Where Your Cat Wants to Be Petted, According to Science

iStock
iStock

Felines can be fickle, but a group of scientists from the UK’s University of Lincoln is trying to figure out exactly how to please them best. A study in the journal Applied Animal Behaviour Science examines exactly where cats prefer to be stroked, and where they would rather you keep your paws off. 

Do cats even like being petted at all? Science isn’t sure. “While we have come to expect cats to not only tolerate, but also enjoy being touched, there is little empirical research investigating whether this is actually the case,” the paper notes. 

To find out, one experiment analyzed the behavior of 34 cats between 6 months and 12 years old in their own homes while being stroked. Either the cat’s owner or the experimenter, a stranger, petted the cat in different regions of the body, including the area around the chin and cheeks, the area around the base of the tail, the top of the head, the back, and the chest. A subsequent trial tested 20 cats between one and 12 years old, this time with only their primary caregivers doing the petting, with stroking limited to the cat’s head, back, or tail. 

Base of the tail? Puh-lease. Image Credit: Shaunacy Ferro

All the interactions were filmed, and the researchers kept a long list of cat behaviors, with each kind of movement assigned a positive or negative score. A friendly head butt, a sniff, or a slow blink, for instance, garnered positive points, while any kind of biting, tail swishing, or ear flicking indicated a negative reaction. At the end of the petting session, all the positive behavior scores and all the negative behavior scores were added up for each of the zones of the body to gauge the cats' overall reaction.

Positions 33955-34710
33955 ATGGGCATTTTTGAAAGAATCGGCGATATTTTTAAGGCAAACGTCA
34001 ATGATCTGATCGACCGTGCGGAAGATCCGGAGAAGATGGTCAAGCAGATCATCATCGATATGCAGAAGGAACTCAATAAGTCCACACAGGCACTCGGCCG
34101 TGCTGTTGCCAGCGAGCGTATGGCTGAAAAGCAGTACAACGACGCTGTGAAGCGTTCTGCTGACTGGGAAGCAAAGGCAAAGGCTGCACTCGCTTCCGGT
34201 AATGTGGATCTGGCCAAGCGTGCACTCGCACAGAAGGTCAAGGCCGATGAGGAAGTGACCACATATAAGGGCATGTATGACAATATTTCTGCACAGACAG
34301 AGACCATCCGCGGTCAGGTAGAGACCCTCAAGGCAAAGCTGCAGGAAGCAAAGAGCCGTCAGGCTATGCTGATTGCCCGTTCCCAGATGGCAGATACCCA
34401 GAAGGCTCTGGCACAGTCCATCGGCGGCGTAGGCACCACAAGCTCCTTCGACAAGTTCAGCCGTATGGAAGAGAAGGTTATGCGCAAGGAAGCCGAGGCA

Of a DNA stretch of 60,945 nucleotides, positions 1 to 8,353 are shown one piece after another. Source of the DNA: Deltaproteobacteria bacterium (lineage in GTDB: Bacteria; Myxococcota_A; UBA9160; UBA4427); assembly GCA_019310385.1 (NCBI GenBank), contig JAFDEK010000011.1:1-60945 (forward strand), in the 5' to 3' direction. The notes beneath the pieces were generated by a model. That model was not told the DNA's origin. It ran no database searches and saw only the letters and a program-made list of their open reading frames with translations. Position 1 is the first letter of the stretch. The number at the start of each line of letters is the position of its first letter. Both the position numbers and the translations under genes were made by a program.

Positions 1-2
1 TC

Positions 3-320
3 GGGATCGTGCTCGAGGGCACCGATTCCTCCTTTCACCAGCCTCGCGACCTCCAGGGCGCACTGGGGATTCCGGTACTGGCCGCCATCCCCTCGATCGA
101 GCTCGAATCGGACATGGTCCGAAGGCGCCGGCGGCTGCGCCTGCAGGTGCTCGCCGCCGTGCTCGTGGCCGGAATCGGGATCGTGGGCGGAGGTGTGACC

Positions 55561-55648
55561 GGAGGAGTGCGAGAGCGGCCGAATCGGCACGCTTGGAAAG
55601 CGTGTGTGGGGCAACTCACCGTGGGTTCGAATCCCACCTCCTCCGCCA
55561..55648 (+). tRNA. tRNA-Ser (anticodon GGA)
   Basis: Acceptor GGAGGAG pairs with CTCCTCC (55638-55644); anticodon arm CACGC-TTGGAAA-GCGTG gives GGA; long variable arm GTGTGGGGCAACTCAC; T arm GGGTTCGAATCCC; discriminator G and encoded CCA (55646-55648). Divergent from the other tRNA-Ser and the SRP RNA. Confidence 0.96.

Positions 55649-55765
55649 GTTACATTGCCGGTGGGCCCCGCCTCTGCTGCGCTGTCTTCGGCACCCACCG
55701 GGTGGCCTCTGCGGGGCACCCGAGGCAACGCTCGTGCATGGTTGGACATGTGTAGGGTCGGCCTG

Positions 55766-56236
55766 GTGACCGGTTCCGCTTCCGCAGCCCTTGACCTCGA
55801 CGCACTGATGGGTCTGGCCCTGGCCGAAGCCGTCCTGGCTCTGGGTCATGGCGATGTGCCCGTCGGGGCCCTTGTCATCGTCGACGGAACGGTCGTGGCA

Cats were more likely to exhibit negative reactions to being handled by their owner compared to a stranger—an unusual behavior for a domestic animal. (Familiarity breeds cattiness, apparently.) The researchers suggest that cats can feel antagonized by their owners scolding them or petting them too long, so they may not always associate their owner with positive vibes. Or, the cats may have been annoyed that the strict experimental setup—dictating how they were handled and for how long—didn’t follow the normal pattern of how their owner usually interacts with them, causing kitty frustration. (Wouldn’t you get fed up if you expected casual playtime, but became the subject of a science experiment?) 

The cats preferred their petting to come in the form of strokes along the cheeks and chin or between the eyes and ears. They liked having the base of their tails touched least. The researchers hypothesize that cats don’t groom each other in this area, and the only time they would touch each other’s tails would be in the form of wrapping their tails around each other, which only happens between the best of cat friends. It’s likely that “the handler is not considered a close enough affiliate for interaction to occur at such a place on the body,” the researchers write. Rejected!

There it is, in plain scientific language: Your cat doesn't love you as much as you thought. Granted, one study with just over 50 cats isn't significant enough to be the final word on feline behavior. But just to be safe, best to stick to the tried-and-true chin scratches, or risk getting swatted. 

[h/t: Washington Post]

Watch a Gulper Eel Inflate Like a Terrifying Balloon

OET, NautilusLive.org
OET, NautilusLive.org

Since launching in 2008, the Ocean Exploration Trust's Nautilus research vessel has live-streamed a purple orb, a transparent squid, and a stubby octopus from the bottom of the ocean. The latest bizarre example of marine life captured by the vessel is a rare gulper eel that acts like a cross between a python and a pufferfish.

As Thrillist reports, this footage was shot by a Nautilus rover roaming the Pacific Ocean's Papahanaumokuakea Marine National Monument 4700 feet below the surface. In it, a limbless, slithery, black creature that looks like it swallowed a beach ball can be seen hovering above the sea floor. After about a minute, the eel deflates its throat, swims around for a bit, and unhinges its jaw to reveal a gaping mouth.